Our behaviours changed massively. Shops and restaurants shut – many permanently – and we shopped more online and watched far more TV and streaming services than ever. We became addicted to news – and comedy to take our minds off the news.
But at the same time, although our behaviours have changed massively in 2020, our fundamental values haven’t. Global concern about climate change has gone on rising. Our expectations of brands to do the ‘right’ thing have only strengthened.
Sixty-eight per cent of people told us they want bosses to speak out on social and political issues, and the proportion saying they want to buy from brands that reflect their values grew from 56% to 72%. Both in business, and in the country as a whole, the lockdowns and their consequences seem to have focused us on inequality. People don’t want to go back to exactly the same country that we were before.
We saw the highest ever level of concern about race relations in Britain this summer, in the aftermath of the murder of George Floyd in America and the Black Lives Matter protests here that followed it. This focused British people on inequalities here: 67% of businesses now say they will be doing more to boost inclusion and diversity in 2021.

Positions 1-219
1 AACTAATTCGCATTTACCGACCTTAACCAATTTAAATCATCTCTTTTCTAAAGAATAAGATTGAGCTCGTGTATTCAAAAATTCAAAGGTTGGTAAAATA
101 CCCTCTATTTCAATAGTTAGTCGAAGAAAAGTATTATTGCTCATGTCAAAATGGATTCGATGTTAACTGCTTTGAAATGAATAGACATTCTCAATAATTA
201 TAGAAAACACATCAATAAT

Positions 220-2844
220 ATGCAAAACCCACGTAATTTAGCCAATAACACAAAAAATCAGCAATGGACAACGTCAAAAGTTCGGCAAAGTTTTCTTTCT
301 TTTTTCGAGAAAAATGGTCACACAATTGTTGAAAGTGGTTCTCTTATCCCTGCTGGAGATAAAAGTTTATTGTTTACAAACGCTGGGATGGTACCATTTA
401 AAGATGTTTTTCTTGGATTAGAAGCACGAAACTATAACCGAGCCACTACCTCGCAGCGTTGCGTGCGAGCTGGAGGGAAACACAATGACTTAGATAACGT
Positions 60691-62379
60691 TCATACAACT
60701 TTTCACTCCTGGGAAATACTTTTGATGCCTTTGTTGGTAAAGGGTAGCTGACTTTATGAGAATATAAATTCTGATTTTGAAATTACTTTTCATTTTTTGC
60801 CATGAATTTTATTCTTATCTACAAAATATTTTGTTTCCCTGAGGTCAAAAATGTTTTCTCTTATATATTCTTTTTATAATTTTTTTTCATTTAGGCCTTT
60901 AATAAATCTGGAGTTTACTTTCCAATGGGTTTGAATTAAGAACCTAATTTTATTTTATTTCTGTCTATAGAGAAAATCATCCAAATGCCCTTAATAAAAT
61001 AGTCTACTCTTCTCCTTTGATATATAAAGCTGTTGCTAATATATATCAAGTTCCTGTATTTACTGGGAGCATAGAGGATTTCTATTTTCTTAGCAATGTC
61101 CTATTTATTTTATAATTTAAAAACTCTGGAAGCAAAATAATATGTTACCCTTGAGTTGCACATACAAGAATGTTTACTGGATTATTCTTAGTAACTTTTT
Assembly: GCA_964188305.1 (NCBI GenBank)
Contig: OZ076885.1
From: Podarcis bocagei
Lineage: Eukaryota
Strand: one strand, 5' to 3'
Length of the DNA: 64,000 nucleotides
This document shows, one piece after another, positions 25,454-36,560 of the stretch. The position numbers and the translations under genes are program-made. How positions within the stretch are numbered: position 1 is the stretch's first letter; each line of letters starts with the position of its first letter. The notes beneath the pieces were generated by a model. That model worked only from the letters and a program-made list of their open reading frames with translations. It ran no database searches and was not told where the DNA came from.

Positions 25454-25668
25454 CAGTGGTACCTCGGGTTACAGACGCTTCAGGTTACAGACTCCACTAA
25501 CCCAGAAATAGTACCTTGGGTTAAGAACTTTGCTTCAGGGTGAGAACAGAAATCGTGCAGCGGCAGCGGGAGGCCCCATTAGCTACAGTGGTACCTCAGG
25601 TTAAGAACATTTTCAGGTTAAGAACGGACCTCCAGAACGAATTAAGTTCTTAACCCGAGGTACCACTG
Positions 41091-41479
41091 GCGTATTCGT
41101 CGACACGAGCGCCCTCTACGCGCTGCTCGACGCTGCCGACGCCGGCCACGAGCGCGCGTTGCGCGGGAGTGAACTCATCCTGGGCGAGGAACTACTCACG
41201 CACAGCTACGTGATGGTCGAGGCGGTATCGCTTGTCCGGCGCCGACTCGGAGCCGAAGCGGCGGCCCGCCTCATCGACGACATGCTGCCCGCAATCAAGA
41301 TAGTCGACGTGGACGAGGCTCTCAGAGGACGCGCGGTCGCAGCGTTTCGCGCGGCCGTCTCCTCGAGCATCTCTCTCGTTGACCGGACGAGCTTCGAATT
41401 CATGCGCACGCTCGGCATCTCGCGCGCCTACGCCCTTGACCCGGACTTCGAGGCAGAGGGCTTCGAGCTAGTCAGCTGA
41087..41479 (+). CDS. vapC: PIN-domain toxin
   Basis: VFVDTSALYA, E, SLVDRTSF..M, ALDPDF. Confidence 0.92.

In politics, Keir Starmer had some of the highest satisfaction ratings for any opposition leader we have ever seen, and he’s managed to gradually drag the Labour Party to be seen as less ‘extreme’, and more ‘fit to govern’, but not to any commanding lead in the polls. In fact, the most popular politician in Britain in 2020 was Nicola Sturgeon, with 74% of people in Scotland saying she was doing a good job fighting the pandemic – and 56% of Scots saying they would vote to leave the UK. This is despite the fact that actually what’s happened with the virus in Scotland has been quite similar to what’s going on in England, but shows the post-Brexit divide in politics between Scotland and England, and how the Scots see Brexit and indeed Boris Johnson.